ALPHA UPSILON Drexel University Total Initiates: 953 P.U.S.H. Donation: $ 650.00

BETA ALPHA New Jersey Inst. of Technology Total Initiates: 480 P.U.S.H. Donation: $ 500.00 Beta Alpha has done well this year in scholastics and sports, and we plan to be in Mobile in force for the Supreme Chapter in August. We just finished our second straight year as IFC basketball champions. Over the last two years we compiled a record of 23-0, and over the last five years our record stands at 55-5. A marathon, round-robin softball tournament is being planned for our next P.U.S.H, event, and we hope to get the local businessmen to contribute donations for the game. The Beta Alpha family tree was resurrected recently. After being brought up to date the names were put on a board and this was hung up in the Archons Room.

BETA BETA Florida Southern College Total Initiates: 407 P.U.S.H. Donation: None A spring pledge class of fourteen, the largest in several years, has insured the strength of Pi Kappa Phi here at Florida Southern. Our position on campus is second in number, but first in reputation and respect. Several members also hold leadership positions in various campus organizations. This year Beta Beta celebrated its 35th anniversary at FSC, and a very successful alumni Homecoming. Two charter members were able to attend, it was good to see this continuing and life-long committment to Pi Kappa Phi. Intramurals has been a great success all year. We took second place in volleyball and football, third in softball, and first in basketball. Four brothers attended our area conclave in Macon, Georgia, and we look forward to participating at Supreme Chapter in August.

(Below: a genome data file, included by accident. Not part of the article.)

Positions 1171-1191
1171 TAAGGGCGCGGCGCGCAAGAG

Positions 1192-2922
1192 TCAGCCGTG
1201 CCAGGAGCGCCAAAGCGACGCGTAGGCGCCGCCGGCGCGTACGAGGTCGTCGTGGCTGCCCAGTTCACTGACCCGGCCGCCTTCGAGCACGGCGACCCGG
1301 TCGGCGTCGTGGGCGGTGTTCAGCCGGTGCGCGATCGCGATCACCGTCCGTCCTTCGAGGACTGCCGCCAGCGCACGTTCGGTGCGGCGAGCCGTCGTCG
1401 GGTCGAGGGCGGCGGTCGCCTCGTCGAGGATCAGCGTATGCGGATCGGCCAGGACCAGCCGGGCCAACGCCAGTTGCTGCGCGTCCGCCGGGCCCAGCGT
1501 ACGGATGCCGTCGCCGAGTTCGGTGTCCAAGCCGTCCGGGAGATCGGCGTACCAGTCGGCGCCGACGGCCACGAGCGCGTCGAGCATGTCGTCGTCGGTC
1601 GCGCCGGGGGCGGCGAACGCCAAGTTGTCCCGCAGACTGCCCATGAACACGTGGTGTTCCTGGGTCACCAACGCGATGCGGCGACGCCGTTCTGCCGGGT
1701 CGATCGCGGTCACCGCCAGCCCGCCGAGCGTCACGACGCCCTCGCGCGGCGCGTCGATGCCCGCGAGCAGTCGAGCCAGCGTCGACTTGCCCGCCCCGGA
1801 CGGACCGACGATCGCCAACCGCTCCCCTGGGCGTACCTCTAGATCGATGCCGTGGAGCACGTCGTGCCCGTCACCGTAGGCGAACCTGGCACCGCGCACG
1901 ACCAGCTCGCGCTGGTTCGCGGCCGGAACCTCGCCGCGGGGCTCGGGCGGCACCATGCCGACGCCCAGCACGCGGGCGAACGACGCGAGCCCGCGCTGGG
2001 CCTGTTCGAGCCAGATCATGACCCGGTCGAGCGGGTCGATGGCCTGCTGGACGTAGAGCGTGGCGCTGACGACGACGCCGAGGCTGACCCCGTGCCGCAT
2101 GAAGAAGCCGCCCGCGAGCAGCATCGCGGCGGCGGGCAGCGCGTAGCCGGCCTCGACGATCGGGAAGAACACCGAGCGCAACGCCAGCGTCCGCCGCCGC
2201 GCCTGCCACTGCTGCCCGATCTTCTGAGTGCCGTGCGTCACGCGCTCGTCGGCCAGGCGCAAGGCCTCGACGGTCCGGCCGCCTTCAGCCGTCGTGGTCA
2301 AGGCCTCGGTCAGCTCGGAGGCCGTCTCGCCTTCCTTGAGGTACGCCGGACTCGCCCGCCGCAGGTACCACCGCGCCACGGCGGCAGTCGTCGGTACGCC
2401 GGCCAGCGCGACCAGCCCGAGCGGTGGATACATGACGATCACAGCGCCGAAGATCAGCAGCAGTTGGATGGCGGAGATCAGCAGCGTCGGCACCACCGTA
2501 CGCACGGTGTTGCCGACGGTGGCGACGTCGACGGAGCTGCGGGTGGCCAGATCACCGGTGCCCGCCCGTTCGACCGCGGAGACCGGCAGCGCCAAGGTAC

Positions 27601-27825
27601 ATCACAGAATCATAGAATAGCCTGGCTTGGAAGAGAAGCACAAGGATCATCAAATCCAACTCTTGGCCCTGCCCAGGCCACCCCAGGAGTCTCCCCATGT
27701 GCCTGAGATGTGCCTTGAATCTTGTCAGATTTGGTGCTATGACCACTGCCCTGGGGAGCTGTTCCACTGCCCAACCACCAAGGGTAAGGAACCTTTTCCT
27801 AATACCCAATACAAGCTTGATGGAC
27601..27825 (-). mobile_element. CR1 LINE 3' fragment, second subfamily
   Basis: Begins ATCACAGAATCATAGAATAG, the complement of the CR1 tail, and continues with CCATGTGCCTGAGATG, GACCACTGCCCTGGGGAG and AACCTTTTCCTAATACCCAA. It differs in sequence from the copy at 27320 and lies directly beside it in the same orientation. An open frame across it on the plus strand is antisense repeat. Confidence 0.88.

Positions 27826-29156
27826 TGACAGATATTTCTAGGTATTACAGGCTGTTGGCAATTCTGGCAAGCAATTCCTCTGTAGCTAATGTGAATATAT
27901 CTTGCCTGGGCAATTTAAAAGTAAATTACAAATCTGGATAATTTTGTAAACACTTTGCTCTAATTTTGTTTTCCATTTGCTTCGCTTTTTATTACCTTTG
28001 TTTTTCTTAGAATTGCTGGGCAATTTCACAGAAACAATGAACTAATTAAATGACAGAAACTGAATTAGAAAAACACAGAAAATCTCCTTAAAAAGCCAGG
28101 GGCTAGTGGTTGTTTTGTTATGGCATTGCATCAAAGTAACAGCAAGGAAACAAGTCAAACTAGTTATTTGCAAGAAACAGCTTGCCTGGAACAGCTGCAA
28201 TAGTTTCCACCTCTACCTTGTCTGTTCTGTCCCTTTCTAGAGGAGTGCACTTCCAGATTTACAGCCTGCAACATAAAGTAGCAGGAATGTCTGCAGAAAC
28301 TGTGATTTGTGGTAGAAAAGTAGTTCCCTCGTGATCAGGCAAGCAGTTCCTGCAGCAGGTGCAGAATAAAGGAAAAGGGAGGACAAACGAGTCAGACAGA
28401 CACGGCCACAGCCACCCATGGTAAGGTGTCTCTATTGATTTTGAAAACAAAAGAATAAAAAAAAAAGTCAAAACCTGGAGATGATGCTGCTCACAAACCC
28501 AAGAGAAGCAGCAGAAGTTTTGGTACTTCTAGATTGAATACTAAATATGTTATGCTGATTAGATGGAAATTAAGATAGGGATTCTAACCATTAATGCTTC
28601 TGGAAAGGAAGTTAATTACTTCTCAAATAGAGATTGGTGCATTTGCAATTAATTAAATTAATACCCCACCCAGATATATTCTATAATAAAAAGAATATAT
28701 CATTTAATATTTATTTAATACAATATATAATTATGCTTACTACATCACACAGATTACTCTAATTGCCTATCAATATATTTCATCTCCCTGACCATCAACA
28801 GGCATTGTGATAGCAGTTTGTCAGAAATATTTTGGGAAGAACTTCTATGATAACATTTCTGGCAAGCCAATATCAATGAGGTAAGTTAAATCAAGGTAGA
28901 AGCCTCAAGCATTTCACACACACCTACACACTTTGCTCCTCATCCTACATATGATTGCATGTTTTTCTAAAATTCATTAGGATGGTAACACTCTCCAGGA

Beta Phi has been busy supporting our national philanthropy, P.U.S.H., by undertaking many projects. A PUSH-a, Thon was held on April 23, and brothers pushed a wheelchair 28 miles, from Washington, N.C. to Greenville, N.C. Local businesses, parents, and friends supported this worthy cause. Once again the Beta Phi Chapter was presented with awards. We were recognized for Outstanding Fraternity Service during E. Carolina's Greek Week Banquet, and were given the Trustees Service Award for fraternity service. One of our greatest achievements this spring was recapturing the campus Chancellor's Cup for the second year in a row. The cup is given to the fraternity with the greatest number of points in intramural competition. Also, the David Martin Scholarship Fund received $800 from the broadcasting department of East Carolina which produced the play "Our Town",in honor of our brother. In closing, we would like to welcome the 14 new brothers and congratulate our graduating brothers; Bruce Hayden and Bryan McGann.

BETA CHI E. Texas State University Total Initiates: 265 P.U.S.H. Donation: None The brothers of Beta Chi would like to announce the pledging of five future new members during spring of 1983. We are a small group but our desire for future growth is great. For Project P.U.S.H. Beta Chi raised $500 and we will continue to strive for national respect.

BETA PSI Tennessee Wesleyan College

BETA TAU Valdosta State College

Total Initiates: 174 P.U.S.H. Donation: None

Total Initiates: 362 P.U.S.H. Donation: $1,200.00

No report submitted

Beta Tau's most important success during the fall was the initiation of four new brothers of whom we are very proud. We also have three new pledges who we have high expectations. Beta Tau held Rose Ball during the week of April 13-17. This was highlighted by many outstanding alumni who were impressed with the chapter. During this time our new Rose Queen, Jackie Timmons, was honored. The ball was culminated by our guest speaker, alumni Tracy Hatfield, whose inspirational words touched us all.